The real impact of a teacher strike is that is messes up childcare arrangements. This was certainly the message I heard from parents during the 2007 strike in Parkland County (I was with the government then and got to take angry phone calls from parents—good times…). The political fallout from strike-triggered childcare woes is what the government is really concerned about, especially since the government already turned down a wage-freeze offer from the teachers and its prospects for legislating teachers back to work are limited.

The government would do well to remember then-Chief Justice Allan Wachowich’s 2002 admonishment that decisions about what justifies abrogating the collective bargaining rights of workers “should be informed and reasonable, not whimsical, speculating or political.”

-- Bob Barnetson

Tuesday, February 5, 2013

Johnson muses legislating Alberta teacher contracts

As predicted, the Alberta government is now publicly mooting legislating public-sector contracts, at least for teachers. According to Metro News, Education Minister Jeff Johnson has queried school boards about whether they’d prefer if the province legislated a teacher contract rather than engage in 62 local negotiations.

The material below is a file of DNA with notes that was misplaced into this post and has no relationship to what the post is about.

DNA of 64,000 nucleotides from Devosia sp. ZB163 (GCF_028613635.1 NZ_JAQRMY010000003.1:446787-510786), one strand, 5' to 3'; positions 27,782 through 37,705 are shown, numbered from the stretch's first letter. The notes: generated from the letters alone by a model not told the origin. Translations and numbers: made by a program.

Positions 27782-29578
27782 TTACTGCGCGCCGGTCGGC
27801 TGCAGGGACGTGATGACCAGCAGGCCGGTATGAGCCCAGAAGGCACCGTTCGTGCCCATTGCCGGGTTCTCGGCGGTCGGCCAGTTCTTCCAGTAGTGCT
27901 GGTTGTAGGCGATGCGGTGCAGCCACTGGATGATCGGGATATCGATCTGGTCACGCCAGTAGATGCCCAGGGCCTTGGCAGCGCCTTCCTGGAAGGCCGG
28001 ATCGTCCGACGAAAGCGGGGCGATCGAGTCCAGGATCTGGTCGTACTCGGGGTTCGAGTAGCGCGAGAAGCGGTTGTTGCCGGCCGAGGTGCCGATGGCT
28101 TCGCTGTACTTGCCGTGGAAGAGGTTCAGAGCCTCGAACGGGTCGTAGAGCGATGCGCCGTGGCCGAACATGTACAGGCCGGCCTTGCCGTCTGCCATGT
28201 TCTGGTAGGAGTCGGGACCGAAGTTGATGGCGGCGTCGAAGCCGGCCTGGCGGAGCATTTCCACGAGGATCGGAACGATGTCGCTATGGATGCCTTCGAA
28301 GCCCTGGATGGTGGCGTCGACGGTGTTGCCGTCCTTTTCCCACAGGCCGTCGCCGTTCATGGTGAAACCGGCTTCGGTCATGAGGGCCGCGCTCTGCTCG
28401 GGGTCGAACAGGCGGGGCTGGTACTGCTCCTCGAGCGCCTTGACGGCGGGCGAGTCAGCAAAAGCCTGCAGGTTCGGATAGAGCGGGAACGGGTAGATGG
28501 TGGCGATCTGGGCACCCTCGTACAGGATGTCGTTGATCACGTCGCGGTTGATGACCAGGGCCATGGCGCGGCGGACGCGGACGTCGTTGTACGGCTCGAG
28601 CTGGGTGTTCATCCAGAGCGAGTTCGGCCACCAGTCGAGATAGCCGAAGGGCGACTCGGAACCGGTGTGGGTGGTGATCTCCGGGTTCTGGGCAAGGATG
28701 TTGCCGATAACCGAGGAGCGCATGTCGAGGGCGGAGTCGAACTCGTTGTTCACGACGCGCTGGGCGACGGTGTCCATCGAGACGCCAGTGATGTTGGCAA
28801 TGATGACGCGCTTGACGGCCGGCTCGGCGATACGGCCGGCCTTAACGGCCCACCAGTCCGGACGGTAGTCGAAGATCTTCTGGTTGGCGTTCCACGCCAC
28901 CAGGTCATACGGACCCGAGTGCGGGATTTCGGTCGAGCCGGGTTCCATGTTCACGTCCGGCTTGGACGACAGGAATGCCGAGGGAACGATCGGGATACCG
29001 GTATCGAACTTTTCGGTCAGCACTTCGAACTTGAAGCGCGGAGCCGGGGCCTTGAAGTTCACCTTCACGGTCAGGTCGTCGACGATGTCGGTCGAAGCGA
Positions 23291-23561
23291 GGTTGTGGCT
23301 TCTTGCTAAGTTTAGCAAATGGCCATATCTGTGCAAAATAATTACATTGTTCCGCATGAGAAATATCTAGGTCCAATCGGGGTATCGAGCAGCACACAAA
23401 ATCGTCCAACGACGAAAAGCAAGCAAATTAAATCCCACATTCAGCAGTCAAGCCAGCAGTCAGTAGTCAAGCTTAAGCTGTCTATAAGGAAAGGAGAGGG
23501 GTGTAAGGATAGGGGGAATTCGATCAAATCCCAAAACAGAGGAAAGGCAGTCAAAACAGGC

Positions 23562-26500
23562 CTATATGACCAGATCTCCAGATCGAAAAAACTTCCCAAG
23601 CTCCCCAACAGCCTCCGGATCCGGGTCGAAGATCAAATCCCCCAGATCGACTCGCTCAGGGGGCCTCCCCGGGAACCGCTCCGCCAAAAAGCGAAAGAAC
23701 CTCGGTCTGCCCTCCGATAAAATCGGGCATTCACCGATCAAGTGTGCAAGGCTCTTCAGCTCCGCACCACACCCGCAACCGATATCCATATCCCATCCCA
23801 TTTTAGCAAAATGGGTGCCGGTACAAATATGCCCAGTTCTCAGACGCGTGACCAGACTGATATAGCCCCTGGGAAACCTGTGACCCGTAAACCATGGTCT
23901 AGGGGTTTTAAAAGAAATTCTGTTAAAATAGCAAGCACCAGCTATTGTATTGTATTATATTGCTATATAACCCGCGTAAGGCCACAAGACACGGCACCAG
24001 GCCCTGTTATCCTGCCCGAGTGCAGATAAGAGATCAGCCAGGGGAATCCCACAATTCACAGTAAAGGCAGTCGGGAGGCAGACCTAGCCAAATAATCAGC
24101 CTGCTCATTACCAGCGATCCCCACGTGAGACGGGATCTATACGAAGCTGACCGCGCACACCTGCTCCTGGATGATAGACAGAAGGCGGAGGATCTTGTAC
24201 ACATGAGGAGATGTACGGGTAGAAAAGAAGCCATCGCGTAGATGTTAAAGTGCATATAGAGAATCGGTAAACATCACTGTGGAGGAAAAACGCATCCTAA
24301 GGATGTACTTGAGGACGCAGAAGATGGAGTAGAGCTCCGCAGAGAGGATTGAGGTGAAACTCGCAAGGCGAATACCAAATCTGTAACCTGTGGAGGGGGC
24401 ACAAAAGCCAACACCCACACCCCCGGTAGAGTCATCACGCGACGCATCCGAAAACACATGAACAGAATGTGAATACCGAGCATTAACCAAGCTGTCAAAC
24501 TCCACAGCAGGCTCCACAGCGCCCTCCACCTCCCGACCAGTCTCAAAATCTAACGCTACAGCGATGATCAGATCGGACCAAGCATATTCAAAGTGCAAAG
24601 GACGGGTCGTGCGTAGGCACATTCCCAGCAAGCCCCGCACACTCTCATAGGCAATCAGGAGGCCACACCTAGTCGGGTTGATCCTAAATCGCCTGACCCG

Not surprisingly, some Boards would be happy to have the province resolve bargaining for them.
Johnson’s press secretary Kim Capstick said Sunday the ministry had received “mixed” support among boards questioned about a legislated deal, with some openly advocating for the move as a way to remove any threat of labour unrest.
This willingness by some Boards to let the province “negotiate” may reflect that the province already controls school board budgets. School boards must then negotiate without really any flexibility in what they can offer. And when the poop hits the fan, the school board ends up wearing at least some of it. Why not hand that off to the province if money is tight?

Local negotiations started again in late autumn after province-wide talks broke down when the Minister declined the teachers’ offer of two years of salary freezes.  Strange that the government would take a pass on a pretty good deal freely offered and then start musing about legislating a much more politically costly deal only months later. This seemingly about-face is, however, consistent with the crisis-management approach the Redford government appears to have adopted.

And, of course, we don’t know what kind of deal Johnson might legislate. Ontario froze teacher salaries in September. Since Johnson turned down a wage-freeze in the fall and the province’s financial woes appear to have gotten worse in the interim, legislation might include a wage rollback.

It is an open question whether a legislated deal would survive constitutional challenge. If the freedom of association protections of the charter protect the right to some form of meaningful collective bargaining, legislating deals in lieu of bargaining will require Alberta to meet some stringent tests for the legislation to stand.

Of course Johnson could just be trying to soften up teachers (and other public-sector workers) to accept freezes or small rollbacks voluntarily. My sense is that there is still no appetite in the public-sector for such cuts.

-- Bob Barnetson